Meet the Berkshire charity adapting wheelchairs and walkers for free

Adrian Williams

Adrian Williams

The Berkshire branch of a charity which creates technical solutions for people with disabilities is urging people to contact them if they need assistance.

Remap makes free adjustments to furniture, wheelchairs, walkers or anything else to help someone with additional needs.

Carol Boyd-Roffey, 92, lives on East Road, in Maidenhead.

She has visual impairment and uses a walker. She has struggled on the hill that leads down to the town centre.

“The brakes [on walkers] they give you aren’t stiff enough, they’re not very safe on the hill,” Carol said.

“Maidenhead’s paths are appalling and East Road has the problem of tree roots. I’ve been left hanging onto a lamppost, asking people for help,” she said.

Remap helped Carol to find a good walker and further engineered the brakes to be better.

“They were extremely good – I found them so charming, coming out several times just to make small changes until I was satisfied,” said Carol.

“They have made it possible to walk down into town, instead of hiring a taxi, which is a minimum of £6 each way,” said Carol.

“I can walk up and see the neighbours and feel confident to do it – that makes a heck of a difference when you can’t see.”

Chair of Remap’s Berkshire panel, Caryn Moberly, has been engineering for the charity for five years.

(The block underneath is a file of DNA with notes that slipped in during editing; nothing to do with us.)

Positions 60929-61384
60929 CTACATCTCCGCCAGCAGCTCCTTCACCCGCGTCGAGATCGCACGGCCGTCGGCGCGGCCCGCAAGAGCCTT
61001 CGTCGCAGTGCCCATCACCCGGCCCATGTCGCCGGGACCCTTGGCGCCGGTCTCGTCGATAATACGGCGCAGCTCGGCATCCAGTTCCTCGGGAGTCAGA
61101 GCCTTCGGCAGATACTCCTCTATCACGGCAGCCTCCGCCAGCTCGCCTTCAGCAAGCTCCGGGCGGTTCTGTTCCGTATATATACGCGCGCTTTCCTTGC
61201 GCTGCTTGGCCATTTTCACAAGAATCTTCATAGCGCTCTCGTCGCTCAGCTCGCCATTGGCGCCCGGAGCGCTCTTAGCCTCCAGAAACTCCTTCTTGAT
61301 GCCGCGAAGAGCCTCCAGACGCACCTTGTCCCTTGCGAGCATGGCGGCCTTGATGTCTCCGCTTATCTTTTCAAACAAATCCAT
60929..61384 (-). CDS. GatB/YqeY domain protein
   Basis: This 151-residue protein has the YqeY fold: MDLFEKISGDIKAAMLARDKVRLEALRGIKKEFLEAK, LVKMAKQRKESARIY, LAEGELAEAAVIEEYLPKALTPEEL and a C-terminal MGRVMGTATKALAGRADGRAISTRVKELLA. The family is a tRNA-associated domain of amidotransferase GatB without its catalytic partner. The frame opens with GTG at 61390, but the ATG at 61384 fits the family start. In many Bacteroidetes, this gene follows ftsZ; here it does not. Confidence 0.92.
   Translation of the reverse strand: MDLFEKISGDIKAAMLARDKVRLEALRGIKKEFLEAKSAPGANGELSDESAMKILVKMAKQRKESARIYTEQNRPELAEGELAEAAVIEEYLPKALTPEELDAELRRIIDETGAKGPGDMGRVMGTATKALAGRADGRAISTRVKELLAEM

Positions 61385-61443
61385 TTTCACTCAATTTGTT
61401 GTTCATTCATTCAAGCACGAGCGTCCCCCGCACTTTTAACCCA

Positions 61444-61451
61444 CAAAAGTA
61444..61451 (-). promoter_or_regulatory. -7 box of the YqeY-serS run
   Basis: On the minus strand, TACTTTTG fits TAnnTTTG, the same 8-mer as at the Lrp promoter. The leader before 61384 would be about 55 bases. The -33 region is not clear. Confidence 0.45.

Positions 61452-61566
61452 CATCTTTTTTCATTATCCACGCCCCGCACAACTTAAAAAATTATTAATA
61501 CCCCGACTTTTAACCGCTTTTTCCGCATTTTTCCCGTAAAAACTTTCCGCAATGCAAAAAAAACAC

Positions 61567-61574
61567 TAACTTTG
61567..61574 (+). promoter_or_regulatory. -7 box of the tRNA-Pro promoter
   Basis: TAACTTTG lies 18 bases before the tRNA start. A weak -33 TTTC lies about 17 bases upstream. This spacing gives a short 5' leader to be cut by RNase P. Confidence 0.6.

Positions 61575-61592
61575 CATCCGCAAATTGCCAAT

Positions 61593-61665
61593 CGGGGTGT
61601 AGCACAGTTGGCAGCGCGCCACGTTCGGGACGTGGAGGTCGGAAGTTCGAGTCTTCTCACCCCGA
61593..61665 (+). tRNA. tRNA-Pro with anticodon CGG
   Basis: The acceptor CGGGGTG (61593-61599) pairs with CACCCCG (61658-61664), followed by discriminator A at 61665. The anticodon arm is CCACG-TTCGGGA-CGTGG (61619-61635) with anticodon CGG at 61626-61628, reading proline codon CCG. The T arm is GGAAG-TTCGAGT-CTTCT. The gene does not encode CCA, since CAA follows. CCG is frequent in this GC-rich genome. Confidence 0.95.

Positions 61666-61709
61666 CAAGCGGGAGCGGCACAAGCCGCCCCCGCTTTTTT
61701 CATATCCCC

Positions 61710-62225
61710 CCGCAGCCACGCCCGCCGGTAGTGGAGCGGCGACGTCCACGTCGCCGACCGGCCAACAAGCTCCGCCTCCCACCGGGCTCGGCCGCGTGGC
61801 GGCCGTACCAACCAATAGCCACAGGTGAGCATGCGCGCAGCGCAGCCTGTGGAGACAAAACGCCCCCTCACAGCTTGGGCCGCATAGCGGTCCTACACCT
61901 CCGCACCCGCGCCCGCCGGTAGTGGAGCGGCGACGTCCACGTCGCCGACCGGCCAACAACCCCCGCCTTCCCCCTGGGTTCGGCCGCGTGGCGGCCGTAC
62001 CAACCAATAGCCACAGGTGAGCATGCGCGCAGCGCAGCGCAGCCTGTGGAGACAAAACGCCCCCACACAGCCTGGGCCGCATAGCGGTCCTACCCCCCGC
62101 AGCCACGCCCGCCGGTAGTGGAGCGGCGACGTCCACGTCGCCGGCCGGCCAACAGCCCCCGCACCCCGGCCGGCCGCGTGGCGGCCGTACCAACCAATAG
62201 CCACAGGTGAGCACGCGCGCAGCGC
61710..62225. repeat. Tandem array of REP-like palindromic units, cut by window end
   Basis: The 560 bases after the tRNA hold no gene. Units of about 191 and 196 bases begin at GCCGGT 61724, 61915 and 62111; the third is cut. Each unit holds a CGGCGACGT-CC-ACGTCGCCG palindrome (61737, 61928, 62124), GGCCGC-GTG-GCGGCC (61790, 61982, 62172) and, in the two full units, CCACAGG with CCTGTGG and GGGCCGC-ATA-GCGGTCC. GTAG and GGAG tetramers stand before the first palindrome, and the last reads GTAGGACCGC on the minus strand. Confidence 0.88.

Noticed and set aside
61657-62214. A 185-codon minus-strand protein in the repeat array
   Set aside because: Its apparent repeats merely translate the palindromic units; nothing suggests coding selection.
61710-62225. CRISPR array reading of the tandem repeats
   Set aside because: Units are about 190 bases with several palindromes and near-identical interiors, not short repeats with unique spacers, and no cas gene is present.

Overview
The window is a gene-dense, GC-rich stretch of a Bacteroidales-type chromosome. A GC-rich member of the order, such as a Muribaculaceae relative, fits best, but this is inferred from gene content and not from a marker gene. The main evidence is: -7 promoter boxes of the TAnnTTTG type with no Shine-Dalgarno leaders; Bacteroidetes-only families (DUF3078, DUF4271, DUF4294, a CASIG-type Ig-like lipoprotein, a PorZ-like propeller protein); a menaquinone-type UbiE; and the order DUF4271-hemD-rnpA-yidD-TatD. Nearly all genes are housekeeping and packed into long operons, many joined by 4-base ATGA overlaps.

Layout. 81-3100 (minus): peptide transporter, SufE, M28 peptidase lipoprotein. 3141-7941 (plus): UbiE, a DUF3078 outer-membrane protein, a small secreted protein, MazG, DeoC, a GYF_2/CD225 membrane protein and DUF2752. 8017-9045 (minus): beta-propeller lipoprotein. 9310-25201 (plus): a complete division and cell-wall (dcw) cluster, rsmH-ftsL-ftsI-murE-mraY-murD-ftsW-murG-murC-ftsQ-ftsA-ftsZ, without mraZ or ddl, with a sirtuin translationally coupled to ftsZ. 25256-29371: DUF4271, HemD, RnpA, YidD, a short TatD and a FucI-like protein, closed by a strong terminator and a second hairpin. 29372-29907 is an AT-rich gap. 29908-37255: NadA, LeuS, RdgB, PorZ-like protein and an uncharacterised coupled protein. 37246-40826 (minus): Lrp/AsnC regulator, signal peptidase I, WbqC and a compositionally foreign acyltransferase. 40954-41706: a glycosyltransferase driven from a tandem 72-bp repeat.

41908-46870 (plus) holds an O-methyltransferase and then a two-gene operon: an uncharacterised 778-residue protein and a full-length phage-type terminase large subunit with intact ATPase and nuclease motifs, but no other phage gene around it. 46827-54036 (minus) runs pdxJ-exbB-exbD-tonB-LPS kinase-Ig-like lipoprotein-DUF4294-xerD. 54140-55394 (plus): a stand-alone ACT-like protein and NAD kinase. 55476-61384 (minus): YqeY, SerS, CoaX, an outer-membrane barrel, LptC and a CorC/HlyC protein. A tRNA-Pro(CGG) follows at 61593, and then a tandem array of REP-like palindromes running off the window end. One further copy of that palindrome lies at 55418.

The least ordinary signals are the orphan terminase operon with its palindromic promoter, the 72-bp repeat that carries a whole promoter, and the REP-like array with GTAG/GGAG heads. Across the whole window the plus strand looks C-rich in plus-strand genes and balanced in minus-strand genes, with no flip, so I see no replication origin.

In one instance, she helped a boy with epilepsy by installing padding around his house to protect his head when he falls.

The bespoke padding worked so well that the boy’s school, Manor Green, also sought to install some.

“We make things you can’t buy,” said Caryn.

“It’s really rewarding – I loved the idea of doing something that help people, and the inventing and solving the problem is the thing that drives me.

“With each person, no matter what you make, it makes a big difference to them.”

Most of the workers with Remap are ‘retired engineers in their sheds’.

The Berkshire service has 30 engineers available for jobs.

Despite having been around for more than 50 years, the charity finds that often people do not know about its service.

“In some cases, people don’t realise there is something that can be done to help them,” said Caryn.

“Our message is, something can be done – don’t give up. Contact us.”

Remap can be contacted directly for support.

Call them at 07790 127123 or email

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